Android P: Release date, features and everything you need to know about Google’s next operating system | Top Stories
Google is getting ready to launch its latest Android P operating system soon and there’s plenty to look forward to.
Following several beta releases and lots of leaks there has been plenty revealed early about the mobile OS which was first announced by Google on May 8 this year.
From better battery life to AI phone smarts, there are lots of new features coming with this latest generation of Android’s operating system.
Here’s everything you need to know about the new Android P OS.
Android P: Release date
Google traditionally releases it’s new mobile operating system on its latest generation of smartphone. In this case that should mean we see Android P appear on the new Pixel 3 and Pixel 3 XL.
Recent leaks suggest Google is gearing up to launch the Pixel 3 smartphones on October 4.
However, serial leak specialist Evan Blass – who has a good track record of reliable leaks – claims the new Android OS will be released on August 20.
Android Oreo launched last year on August 21 and Android Nougat arrived on August 17 the year before that.
Android P: Name
A fun topic of debate every year leading up to Google’s release of its new Android OS is the platform’s name.
While the Android P beta has already been released and updated several times, Google still hasn’t revealed what that P stands for.
Previous generations have all been food related, generally sweet food specifically.
Some suggestions for this generation of OS include Android Pineapple Upside-Down Cake, Android Pistachio Ice Cream, Android Pecan Pie, Android Peanut Butter and Android Pancake.
Android P: New features
Lots of new features for Android P have already been revealed in the Android P beta. While these are described here as they currently work, there may still be changes for the final public release of Android P.
Smart gesture navigation
Google has gone the way of Apple’s iPhone X and ditched buttons completely in favour of gesture navigation for Android P.
The new menu now no longer features the home button, back button and multi-tasking button. Instead there is one thin bar at the bottom of the screen.
This bar can be tapped to get to the home screen or long pressed for Google Assistant. A back button appears when needed and to multi-task between apps simply swipe up.
All this comes along with notch support as part of Google’s campaign to get behind these new types of phones.
If you’ve ever been frustrated as GPS cuts out when you go indoors you’ll like the new Wi-Fi Round-Trip Time (RTT).
This feature allows apps to track a phone from indoors which could technically mean indoor navigation will be possible. Of course there is the worry of deeper level creepy tracking too.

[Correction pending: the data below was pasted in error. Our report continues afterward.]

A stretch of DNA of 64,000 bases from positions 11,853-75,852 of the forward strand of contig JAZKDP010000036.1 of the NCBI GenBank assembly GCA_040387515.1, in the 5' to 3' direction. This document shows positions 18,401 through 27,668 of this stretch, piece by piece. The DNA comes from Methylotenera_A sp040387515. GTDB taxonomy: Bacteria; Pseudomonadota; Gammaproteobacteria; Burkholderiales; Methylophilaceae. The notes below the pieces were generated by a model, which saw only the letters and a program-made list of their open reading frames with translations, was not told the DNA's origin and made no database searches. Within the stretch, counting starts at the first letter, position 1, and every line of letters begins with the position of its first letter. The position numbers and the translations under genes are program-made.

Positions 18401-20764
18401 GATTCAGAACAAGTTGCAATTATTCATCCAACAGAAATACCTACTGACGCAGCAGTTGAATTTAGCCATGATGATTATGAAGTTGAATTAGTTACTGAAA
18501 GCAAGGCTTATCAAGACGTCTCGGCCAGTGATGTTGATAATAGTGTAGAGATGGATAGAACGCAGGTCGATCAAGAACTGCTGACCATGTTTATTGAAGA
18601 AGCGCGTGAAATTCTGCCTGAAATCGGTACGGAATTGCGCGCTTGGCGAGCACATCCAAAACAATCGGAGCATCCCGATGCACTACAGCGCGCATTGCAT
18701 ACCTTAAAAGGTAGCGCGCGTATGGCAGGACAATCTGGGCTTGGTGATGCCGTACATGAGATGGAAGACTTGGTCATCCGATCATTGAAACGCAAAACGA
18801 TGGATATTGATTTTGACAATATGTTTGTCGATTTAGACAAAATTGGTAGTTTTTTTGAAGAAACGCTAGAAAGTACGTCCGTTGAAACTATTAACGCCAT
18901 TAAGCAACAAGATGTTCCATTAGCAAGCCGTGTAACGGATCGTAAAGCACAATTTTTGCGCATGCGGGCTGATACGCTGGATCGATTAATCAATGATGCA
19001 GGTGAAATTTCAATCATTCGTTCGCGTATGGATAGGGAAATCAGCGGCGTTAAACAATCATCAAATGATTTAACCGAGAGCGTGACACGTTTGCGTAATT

Adaptive battery and brightness
This new feature is set to be hugely popular as it should enhance the battery life of your current smartphone.
Adaptive Battery uses Google’s DeepMind AI smarts to spot apps which are rarely or never used so it can throttle their access to battery power.
Apparently this has resulted in a 30 percent reduction in wake-up call use of the processor, which should mean a hefty save on battery life.
The other part to this battery saving feature is adaptive brightness. Yes phones already have this for ambient lighting but this new mode will learn your habits, location and preferences over time to better serve your needs while conserving power the rest of the time.
Google Lens built-in
Google Lens lets your camera detect and display information about the world around you. This is now built into Android P as standard.
New support is also included for multiple lenses meaning phones with multiple cameras can be used within apps.
This could allow apps to have more features that take advantage of things like depth of field view combined with that object recognition smarts.
App Actions and Slices
This is another smart feature that works based on your phone learning your habits. Shortcuts will appear in your app drawer based on what your device thinks you need.
So if you regularly call your wife, when you open the app drawer it’ll automatically come up with her number to call. Or if you launch Spotify after plugging in headphones it’ll learn and offer to open that when it detects headphones connected.
Slices is similar but within the Google search bar, so if you type Cornwall, for example, it might offer the Google Photos icon as a next step to open pics of your trip there.
This is a really nice adaptation feature. Say you regularly swipe away a notification – Google will spot that and stop that app showing notifications.
You can also open a list of recent notifications to turn off any others that you don’t want anymore.
The Android P Dashboard is part of Google’s new Digital Wellbeing campaign to help people stop using their phones as much.
By giving you information on how you’re using your phone this new feature should help you to avoid using it too much.
This is done by offering data on things like how many times you’ve unlocked your phone, opened an app, spent time in an app, how many notifications you’ve received and more.
The result should be an ability to cut down on the amount you use apps by setting time limits and getting notifications when you hit that limit. The app icon will even be greyed out on the homescreen when the limit has been reached for the time period.
How to get Android P
The Android P beta is available now for free from here .
To be eligible you need the right device. The above link has a list of all compatible devices which include Google’s Pixel phones, Essential Phone, OnePlus, Sony and Oppo handsets.
Make sure you’ve backed up your current phone just in case as this is a beta so there’s no guarantees it’ll work perfectly.